*TC The Johns Hopkins neurologist was nearing the end of a busy, routine day at the hospital. He had finished seeing patients and was phoning in his last prescription, a refill for an anti-seizure medication. But the most important medical decision would make that day, one he had sweated over for weeks, weighed heavily on his mind. And now was the moment of decision.
He lifted the receiver and dialed 503-342-5748, the Oregon-based national headquarters of the Hemlock Society, a group that promotes the right of a terminally ill person to choose how and when he will end his own life.
With this phone call, the doctor was divorcing himself from what medical practice officially allows. This would not be a case he would discuss at grand rounds. The resolution of this case would be a well-kept secret. The doctor asked to speak to Derek Humphrey, founder and director of the Hemlock Society and author of the suicide manual, ''Final Exit,'' that topped the New York Times best-seller list last August.
He identified himself to Mr. Humphrey and explained that he had a patient in the final stage of a progressive, fatal neurological illness who wanted to prevent further agony by killing himself. The doctor had agreed to help.
''I frankly don't know how to go about it,'' the Hopkins neurologist told the suicide guru. ''I didn't learn this in medical school.''
For all his other patients, the doctor had done the things a doctor is trained to do. Diagnose the illness, treat them, teach them how to prevent certain types of medical problems and, in cases of fatal illness for which there is no known treatment, tell them honestly what to expect and give supportive care.
This case was different. The doctor was asked to assist in a mercy killing. It was that painful, challenging edge where the law, professional training and ethics banged against his human compassion and will to bring mercy and comfort to his patient. There was no known therapy that could halt the relentless ravages of this disease. For weeks his conscience had been a battleground of clashing values. The doctor's human side overcame his professional training.
This article is being written with the understanding that neither the doctor nor the patient will be identified. No facts have been changed, but both the patient and the patient's spouse are given a generic ''he'' or ''his'' pronoun that does not reveal whether the patient was a man or a woman. The doctor was willing to be interviewed because he thinks the issue of physician-assisted suicide needs to be discussed publicly and within the medical profession.
How to respond to a patient who wants to die was never touched on in his medical training. The only conversations he recalls about life and death were whether an individual patient should be resuscitated. The doctor said he did not feel he could discuss with other neurologists whether to participate in killing a patient. Doctors just ''don't talk to each other about this,'' the neurologist said. ''I can't think of anything else that's similarly guarded. I think it's uniquely secret.''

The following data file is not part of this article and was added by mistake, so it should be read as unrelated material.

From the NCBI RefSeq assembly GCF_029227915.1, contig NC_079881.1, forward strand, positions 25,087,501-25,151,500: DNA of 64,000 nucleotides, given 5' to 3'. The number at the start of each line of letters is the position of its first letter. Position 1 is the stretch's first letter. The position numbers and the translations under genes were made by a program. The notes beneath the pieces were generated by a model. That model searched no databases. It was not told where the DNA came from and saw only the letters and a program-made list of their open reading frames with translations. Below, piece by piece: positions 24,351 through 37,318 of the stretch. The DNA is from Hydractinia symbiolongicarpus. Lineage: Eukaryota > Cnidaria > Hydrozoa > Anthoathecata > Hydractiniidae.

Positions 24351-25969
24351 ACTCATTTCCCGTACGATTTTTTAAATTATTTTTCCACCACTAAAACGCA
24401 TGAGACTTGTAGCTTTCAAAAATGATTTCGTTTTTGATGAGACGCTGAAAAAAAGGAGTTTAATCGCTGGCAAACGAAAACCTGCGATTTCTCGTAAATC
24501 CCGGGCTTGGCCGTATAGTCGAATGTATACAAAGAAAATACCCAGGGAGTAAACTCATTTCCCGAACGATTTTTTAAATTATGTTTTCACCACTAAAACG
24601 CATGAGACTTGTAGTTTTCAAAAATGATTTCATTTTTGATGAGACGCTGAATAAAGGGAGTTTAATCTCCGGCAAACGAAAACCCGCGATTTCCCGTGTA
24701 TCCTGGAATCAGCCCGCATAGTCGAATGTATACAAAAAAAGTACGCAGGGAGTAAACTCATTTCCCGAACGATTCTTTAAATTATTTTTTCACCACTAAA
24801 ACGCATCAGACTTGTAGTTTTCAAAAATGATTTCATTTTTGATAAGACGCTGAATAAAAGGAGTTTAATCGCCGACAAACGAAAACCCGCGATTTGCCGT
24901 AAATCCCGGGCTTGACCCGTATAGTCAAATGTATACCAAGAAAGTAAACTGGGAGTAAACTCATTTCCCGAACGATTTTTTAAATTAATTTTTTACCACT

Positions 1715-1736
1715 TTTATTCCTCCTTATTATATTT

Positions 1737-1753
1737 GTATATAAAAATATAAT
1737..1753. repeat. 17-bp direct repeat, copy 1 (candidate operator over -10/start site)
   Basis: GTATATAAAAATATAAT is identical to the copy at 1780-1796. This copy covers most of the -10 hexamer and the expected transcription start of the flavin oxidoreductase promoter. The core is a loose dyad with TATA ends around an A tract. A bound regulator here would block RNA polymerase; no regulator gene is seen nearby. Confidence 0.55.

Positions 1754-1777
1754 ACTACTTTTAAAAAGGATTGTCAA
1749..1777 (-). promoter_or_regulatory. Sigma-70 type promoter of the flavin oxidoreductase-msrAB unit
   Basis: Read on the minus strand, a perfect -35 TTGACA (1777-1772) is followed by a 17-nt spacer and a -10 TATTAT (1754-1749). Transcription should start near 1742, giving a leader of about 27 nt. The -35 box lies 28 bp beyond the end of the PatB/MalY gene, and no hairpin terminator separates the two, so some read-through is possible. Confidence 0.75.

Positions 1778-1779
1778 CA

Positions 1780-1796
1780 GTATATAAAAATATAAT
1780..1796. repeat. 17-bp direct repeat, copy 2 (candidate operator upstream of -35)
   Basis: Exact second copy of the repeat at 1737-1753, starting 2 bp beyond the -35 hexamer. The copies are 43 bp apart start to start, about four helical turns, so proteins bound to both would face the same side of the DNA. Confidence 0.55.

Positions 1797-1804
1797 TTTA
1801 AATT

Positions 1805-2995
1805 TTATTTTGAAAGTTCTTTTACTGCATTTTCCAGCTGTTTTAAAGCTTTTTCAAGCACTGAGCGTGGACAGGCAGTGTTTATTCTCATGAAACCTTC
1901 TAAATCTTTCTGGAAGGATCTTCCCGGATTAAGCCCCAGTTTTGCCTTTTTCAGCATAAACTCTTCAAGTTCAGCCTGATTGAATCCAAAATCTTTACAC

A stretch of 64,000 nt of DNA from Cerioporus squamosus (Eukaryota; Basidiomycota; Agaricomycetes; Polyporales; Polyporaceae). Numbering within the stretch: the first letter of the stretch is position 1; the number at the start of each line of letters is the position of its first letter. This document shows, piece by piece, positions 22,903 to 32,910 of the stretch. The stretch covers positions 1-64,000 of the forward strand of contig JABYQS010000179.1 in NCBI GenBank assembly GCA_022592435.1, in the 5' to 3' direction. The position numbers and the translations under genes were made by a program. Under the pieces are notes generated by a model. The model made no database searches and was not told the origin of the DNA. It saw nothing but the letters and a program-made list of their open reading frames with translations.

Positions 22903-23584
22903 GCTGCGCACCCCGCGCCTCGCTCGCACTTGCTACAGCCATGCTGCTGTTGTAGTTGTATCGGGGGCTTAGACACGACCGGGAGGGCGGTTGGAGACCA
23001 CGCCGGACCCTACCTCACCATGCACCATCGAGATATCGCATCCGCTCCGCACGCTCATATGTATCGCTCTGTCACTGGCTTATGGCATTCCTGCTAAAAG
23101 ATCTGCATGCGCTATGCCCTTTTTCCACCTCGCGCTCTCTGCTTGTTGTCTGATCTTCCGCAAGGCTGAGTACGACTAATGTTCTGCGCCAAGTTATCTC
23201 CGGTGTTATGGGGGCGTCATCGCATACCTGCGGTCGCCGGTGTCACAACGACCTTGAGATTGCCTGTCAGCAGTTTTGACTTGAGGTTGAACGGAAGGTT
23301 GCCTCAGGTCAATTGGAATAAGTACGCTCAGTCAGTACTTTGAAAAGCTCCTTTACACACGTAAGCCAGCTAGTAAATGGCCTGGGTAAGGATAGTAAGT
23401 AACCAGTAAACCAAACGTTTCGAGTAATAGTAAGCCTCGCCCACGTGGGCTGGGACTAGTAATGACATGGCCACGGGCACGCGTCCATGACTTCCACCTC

Mr. Humphrey sent the Hopkins physician his book by express mail and indicated one lethal potion that works particularly well -- a combination of a narcotic, a barbiturate and a muscle relaxer that also acts as a sedative.
After talking with Mr. Humphrey, the doctor called the spouse and relayed what he had learned. ''We talked about how to minimize suspicion on the part of the funeral home and coordinate it so that I would be in town when the act was done,'' the doctor said. The spouse called the funeral home and said his spouse was ill and expected to die soon and asked what the funeral home required at time of death regarding the death certificate.
With the full intention of writing a medical recipe for death, the neurologist wrote prescriptions for the three ingredients of the lethal potion and gave them to the patient's spouse. The doctor and the spouse shared the responsibility for helping to kill a patient who was not well enough to commit suicide alone.
The Hopkins physician said his decision did not come easily. While he did not consult his Hopkins peers about the case, he did talk with the patient's other doctors, a psychiatrist and an internist who practice outside Hopkins. ''They were both very supportive of this and promised confidentiality,'' the neurologist said. ''We had treated [the patient's] depression over a period of time. It was important to me to be confident that when [the patient] ultimately made this decision, it was being made in as clear an emotional and mental state as possible.''
He had also talked out his other concerns with the patient: ''that my action may come back to haunt me'' professionally or legally; that the spouse may be left with guilt feelings; that the potion ''might not work.''
''After discussing all these concerns, I told [the patient] I thought it was a reasonable thing for a person in [his] situation to decide to do,'' the doctor said.